Tuesday, May 12, 2009

Black Belt (sold)

Black Belt by Sandra Galda
8"x10" oil on gessoed masonite
SOLD

What an awesome achievement it is to earn a black belt! This was a commissioned work I have just about finished. Check back later, I may post another small work today. Thanks for looking, tell me what you think-leave a comment! Paintings by Sandra Galda are copyright.

11 comments:

Jeremy Elder said...

This is great. I love the double meaning - it is almost like a bow wrapped around a gift, plus it is a belt wrapped around an "achievement."

More about color temperature: Since I am in video production, I have to think about light temperature (degrees Kelvin) all the time. I wouldn't say to let this philosophy dominate your painting. I think you are right to observe first, and paint what you see. Knowing how color temperature (actually, it's really the light temperature falling on the object) functions is something to inform your choices, just as knowing anatomy will help inform choices in a figure painting, or perspective an architectural drawing. Some people are great at observing, others, like me, need to have "modes" of thinking to help inform them of what they are seeing in front of them. All color temperatures are relative anyway. A color is only warm or cool when compared to another color next to it.

As for books, Richard Schmid's "Alla Prima" has some enlightening information on color and color temperature. Get it from his website, not Amazon, because it costs less. Kevin MacPherson's "Fill Your Paintings with Light and Color" also has a bit of good color information, but is much more basic than "Alla Prima."

I am still figuring all of this out. I am by no means an expert, just thinking out loud.

Sandra Galda a Daily Painter said...

Jeremy, you are really making me think and learn! I just found a great online article about Kelvin temperature. One blurb in the article says "For artists, most pigments and papers have a cool or warm cast, as the human eye can detect even a minute amount of saturation. Gray mixed with yellow, orange or red is a "warm gray". Green, blue, or purple, create "cool grays". Note that this sense of temperature is the reverse of that of real temperature; bluer is described as "cooler" even though it corresponds to a higher-temperature blackbody." this portion of the article may be explaining in part why I am being confused with color experts like yourself and Mr. Kearns. I am not very familiar with the deep science of color and need to learn so much. Thank you for recommending those books, I will try to get ahold of them and study! Our interchanges have be very enlightening! Like I wrote earlier, I will re-read your posts and advice, and spend some time educating myself on these topics! Thanks for your comments and by all means, add more if more info comes to mind, I really appreciate your helpfulness!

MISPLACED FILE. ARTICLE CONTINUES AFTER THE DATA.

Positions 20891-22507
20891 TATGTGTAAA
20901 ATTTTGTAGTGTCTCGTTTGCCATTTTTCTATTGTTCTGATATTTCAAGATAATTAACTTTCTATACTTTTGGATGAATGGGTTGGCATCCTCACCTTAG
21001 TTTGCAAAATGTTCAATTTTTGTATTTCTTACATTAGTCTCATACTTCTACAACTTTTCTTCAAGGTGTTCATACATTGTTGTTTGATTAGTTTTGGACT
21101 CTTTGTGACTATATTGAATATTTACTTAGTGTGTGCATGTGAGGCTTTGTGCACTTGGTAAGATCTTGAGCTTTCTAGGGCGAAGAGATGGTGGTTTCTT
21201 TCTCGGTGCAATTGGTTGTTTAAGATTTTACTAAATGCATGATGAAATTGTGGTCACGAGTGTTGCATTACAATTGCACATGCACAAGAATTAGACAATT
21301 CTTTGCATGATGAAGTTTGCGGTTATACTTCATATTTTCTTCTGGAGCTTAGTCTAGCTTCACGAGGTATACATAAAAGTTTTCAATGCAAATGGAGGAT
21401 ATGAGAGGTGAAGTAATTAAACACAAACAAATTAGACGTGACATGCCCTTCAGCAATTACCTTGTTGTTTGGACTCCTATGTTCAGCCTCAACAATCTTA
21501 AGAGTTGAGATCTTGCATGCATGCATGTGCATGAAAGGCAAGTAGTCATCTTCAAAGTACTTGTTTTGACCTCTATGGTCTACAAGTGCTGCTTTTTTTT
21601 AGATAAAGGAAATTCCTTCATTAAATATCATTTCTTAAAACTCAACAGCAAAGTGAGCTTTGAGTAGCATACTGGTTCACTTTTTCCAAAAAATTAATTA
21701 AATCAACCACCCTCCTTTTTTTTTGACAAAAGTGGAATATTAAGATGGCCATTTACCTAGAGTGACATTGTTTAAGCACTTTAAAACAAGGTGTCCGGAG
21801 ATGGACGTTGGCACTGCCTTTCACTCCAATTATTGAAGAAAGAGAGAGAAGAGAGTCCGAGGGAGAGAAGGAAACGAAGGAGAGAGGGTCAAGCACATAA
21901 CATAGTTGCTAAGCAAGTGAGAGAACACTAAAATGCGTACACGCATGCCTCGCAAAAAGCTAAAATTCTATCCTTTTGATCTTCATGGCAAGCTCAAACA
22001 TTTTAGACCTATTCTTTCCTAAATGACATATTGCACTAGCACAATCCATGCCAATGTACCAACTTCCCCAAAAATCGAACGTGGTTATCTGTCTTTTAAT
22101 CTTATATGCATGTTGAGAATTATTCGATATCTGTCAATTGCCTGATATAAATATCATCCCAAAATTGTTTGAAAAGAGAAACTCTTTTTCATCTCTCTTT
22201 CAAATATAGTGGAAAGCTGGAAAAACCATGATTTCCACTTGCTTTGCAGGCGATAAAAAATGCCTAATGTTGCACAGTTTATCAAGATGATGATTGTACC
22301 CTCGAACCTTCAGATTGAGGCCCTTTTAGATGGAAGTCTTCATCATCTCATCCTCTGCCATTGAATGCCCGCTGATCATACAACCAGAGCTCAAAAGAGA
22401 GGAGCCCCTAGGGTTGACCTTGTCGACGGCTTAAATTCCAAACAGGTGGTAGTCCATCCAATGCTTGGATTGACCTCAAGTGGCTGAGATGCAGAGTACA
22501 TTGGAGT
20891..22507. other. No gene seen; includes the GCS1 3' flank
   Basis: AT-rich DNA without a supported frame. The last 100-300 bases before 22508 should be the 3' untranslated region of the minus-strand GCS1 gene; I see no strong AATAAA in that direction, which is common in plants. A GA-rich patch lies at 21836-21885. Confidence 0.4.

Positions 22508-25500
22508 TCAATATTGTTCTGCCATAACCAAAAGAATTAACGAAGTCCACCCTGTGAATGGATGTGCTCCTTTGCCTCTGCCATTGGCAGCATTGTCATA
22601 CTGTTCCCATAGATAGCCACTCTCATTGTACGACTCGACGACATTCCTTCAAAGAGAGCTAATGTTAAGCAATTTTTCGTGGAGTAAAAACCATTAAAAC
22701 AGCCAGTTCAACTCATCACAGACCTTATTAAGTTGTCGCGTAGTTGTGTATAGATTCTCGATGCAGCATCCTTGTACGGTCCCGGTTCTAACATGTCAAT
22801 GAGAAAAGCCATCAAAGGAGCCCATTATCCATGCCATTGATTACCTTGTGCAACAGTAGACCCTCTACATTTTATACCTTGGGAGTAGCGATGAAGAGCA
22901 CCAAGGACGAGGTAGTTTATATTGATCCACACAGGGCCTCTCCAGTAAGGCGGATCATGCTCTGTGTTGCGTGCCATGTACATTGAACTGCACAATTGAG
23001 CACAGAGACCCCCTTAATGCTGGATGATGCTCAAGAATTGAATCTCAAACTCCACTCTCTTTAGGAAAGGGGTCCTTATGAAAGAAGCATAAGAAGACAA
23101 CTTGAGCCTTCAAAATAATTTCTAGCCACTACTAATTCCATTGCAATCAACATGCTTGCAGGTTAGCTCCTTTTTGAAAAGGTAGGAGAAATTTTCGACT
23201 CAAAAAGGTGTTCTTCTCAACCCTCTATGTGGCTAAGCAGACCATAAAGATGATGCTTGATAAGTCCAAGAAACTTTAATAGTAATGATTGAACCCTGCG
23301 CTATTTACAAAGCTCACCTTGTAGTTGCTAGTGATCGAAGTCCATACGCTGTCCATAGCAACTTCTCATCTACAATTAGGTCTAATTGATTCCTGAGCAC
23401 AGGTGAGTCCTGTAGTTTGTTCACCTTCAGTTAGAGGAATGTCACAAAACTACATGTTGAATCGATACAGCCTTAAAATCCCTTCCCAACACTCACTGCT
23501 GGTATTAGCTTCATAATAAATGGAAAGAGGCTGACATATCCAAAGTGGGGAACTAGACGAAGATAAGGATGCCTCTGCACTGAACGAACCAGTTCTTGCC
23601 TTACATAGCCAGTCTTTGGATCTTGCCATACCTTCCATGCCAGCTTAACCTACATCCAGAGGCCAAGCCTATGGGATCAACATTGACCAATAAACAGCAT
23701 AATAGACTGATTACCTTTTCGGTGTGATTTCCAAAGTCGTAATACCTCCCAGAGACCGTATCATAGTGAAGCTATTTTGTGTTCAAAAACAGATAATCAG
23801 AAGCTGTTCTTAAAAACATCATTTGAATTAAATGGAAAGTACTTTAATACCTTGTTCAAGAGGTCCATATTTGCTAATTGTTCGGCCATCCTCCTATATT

LSaeta said...

What an amazing perspective you captured in this painting. When I saw the small image on my blog ... I couldn't figure out what it was. But the larger image is amazing! Love it, love it, love it.

Jeremy Elder said...

My pleasure Sandra. I learn from you to!

Jeremy Elder said...

I almost forgot, while you are doing web research on color, be sure to stop by James Gurney's blog. Here are his many posts on color: http://gurneyjourney.blogspot.com/search/label/Color

Sandra Galda a Daily Painter said...

Thanks Jeremy, thanks LSaeta, the commission is actually to copy --as is --a picture that my long time friend gave me, she would like to give it to her teacher. She just earned her black belt, and I would never question her at this point...hahaha Jeremy I have lots and lots to think about now and read, thanks again so nice to exchange this information and learn from each other, the networking of artists on these blogs is a terrific boon to my artistic development!

Rob Hazzard said...

Love this one, as well as your previous market veggies and carnation. Your Black belt is making me want to use more fabrics in my compositions. I really admire your dedication and committment to painting daily and posting for us to observe.

r garriott said...

Great composition; just the essentials. You've said so much with so little!

(Personally, I nver made it past the 'puce' belt.)

John Vander Stelt said...

I like the composition of this one too. Very nice!

Jala Pfaff said...

Hey, this is great!

Mary Sheehan Winn said...

awesome! I, too admire your commitment which really shows how much one can improve with dedication.